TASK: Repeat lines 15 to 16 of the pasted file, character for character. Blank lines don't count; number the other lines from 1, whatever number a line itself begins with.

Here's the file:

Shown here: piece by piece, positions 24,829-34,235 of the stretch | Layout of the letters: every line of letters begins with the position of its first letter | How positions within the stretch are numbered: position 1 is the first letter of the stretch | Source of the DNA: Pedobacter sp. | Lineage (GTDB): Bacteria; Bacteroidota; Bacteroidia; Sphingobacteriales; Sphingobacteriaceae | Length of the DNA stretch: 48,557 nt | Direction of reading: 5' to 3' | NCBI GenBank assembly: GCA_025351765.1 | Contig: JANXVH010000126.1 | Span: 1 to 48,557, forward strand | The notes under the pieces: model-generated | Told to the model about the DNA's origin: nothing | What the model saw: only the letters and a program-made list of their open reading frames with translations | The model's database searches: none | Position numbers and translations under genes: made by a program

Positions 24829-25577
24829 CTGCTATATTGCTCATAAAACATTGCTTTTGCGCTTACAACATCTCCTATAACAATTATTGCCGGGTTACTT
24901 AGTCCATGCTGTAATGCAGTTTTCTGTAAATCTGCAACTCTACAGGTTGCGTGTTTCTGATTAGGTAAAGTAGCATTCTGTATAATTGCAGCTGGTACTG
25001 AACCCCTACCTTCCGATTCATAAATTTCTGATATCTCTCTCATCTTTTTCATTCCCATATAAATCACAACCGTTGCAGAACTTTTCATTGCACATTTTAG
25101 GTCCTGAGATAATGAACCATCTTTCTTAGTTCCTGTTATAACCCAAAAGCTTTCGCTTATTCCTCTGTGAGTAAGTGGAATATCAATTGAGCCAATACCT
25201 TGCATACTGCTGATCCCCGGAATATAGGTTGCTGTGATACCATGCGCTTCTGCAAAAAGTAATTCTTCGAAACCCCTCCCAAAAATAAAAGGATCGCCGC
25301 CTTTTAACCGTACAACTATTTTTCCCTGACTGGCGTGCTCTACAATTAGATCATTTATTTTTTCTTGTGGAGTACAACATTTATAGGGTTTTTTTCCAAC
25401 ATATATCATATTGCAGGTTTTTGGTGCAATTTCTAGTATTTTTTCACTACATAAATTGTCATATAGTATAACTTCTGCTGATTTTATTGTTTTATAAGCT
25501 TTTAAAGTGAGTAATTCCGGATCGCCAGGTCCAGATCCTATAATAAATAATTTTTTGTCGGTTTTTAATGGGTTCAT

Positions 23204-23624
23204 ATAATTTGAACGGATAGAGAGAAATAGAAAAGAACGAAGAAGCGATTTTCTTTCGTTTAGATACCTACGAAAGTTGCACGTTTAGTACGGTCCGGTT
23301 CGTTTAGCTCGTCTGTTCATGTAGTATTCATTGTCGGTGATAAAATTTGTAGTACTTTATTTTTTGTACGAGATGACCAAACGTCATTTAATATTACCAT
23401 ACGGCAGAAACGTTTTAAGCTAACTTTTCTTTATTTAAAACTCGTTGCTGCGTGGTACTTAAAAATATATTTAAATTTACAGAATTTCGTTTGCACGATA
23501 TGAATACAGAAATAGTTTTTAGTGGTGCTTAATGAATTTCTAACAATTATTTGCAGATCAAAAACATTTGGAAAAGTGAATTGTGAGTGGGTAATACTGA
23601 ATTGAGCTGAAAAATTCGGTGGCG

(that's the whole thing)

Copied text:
23501 TGAATACAGAAATAGTTTTTAGTGGTGCTTAATGAATTTCTAACAATTATTTGCAGATCAAAAACATTTGGAAAAGTGAATTGTGAGTGGGTAATACTGA
23601 ATTGAGCTGAAAAATTCGGTGGCG